Jump to content


  • Content Count

  • Joined

  • Last visited

Everything posted by LuckyCommander

  1. I have classmates doing all sorts of things. In terms of legal work, I know people working: on Bay St, at a small firm, Crown's Office or Courthouse, Research Assistantships, and various fellowships. Many others are doing what most students would do over the summer break. That is, working in whatever industry/field they can get hired in. There are a lot who are even just hanging out and working on themselves. There is absolutely no pressure to get a legal job in your summer after first-year.
  2. I just finished 1L and all I can suggest for you is to relax. I'm not trying to come off as rude but I genuinely mean that. What might possibly happen is that you will create this rigid plan for tackling school, just to throw it all out in your first week. Start by talking to upper years in your school. See what they thought of professors, how they approached 1L, and things that they avoided. That is the best way in my opinion. I had different styles of case briefing for contracts than I did for criminal. Likewise, property was much different than constitutional. It had to do with different teaching styles and just what I knew was needed for the exam. For exams, just talk to your professors. Again, different professors like different things. On one hand, I had a professor who would give marks for people who kitchen-sinked answers. On the other, I had a professor who would penalize students for doing the exact same thing. So the IRAC and FIRAC methods you speak about are good to have a general idea but are by no means things that you should live by. I have never heard of anyone using commercial outline at my school. To be honest, I don't even know what that is. Please don't pay money for these. Also, don't read the entire case if you don't need to. Most text books use case excerpts which include only what you need. Going into read the entire case will only confuse you more - especially early on when you don't know why you're reading a case. Some cases can stand for multiple things so it's best to refer to the textbook at the beginning. In terms of outlining, do whatever you like. Early in first semester, I would outline before every class. I would come prepared with outlines and then add to them during the class. As I got better at pulling information from cases, the frequency of outlining and length of my outlines shrunk significantly. I went from about a page per case to a couple lines at most. By November, I would outline when I felt like it. That's it. If that meant once a week, once a month, or sporadically throughout the semester, that's what I did. By second semester (and I'm not proud of this), I waited until a few weeks before finals because I knew what I was capable of doing. In the end it all worked out.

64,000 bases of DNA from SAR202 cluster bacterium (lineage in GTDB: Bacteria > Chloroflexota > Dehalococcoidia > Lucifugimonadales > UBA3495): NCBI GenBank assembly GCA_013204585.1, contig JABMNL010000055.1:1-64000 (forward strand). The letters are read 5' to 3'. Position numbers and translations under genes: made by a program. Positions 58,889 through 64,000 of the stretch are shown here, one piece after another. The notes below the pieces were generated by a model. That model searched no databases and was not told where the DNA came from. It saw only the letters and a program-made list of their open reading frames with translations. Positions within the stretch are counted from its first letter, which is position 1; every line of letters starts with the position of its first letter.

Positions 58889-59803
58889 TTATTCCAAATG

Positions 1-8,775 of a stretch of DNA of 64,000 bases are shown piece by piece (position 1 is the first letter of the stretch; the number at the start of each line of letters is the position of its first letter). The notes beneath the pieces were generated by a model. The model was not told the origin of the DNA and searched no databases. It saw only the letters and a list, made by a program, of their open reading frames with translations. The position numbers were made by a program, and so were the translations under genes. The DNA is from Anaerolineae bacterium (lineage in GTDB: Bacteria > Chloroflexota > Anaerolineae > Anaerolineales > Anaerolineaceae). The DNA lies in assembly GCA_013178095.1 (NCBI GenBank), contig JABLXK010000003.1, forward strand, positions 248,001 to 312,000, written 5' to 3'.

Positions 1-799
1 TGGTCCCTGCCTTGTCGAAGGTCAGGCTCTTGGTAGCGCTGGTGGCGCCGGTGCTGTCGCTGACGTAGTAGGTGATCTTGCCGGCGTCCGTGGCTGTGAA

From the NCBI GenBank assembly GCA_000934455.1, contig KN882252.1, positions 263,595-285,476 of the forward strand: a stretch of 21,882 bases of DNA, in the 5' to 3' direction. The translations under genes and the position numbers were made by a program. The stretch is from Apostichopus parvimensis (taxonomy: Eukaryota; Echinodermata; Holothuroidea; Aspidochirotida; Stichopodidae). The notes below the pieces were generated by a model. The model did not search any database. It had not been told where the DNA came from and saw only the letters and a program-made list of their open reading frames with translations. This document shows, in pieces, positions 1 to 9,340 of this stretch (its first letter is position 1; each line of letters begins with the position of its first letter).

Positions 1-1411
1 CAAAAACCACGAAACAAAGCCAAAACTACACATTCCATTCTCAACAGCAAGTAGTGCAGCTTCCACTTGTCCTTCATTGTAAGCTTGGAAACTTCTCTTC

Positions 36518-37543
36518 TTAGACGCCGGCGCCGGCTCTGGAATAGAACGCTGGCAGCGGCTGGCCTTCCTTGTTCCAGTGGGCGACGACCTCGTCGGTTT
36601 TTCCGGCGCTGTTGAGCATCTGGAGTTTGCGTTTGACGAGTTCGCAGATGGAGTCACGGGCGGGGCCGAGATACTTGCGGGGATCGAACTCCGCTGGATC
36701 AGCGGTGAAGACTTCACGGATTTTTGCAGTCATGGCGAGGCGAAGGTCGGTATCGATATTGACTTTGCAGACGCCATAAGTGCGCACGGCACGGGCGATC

3. Personally, I did not care where my CANs came from. Frankly, I couldn't tell you where most of them came from or how well they did. What I did do was cross-reference. I would compare CANs with each other, stuff from the internet, and my own notes. If they were saying the same thing then I was able to trust them more. You'll even find that many CANs have the exact same content as each other or pull from the same sources that you find. What ends up happening, at least with me, was that I would create my own CANs using a mix of all the resources that I had.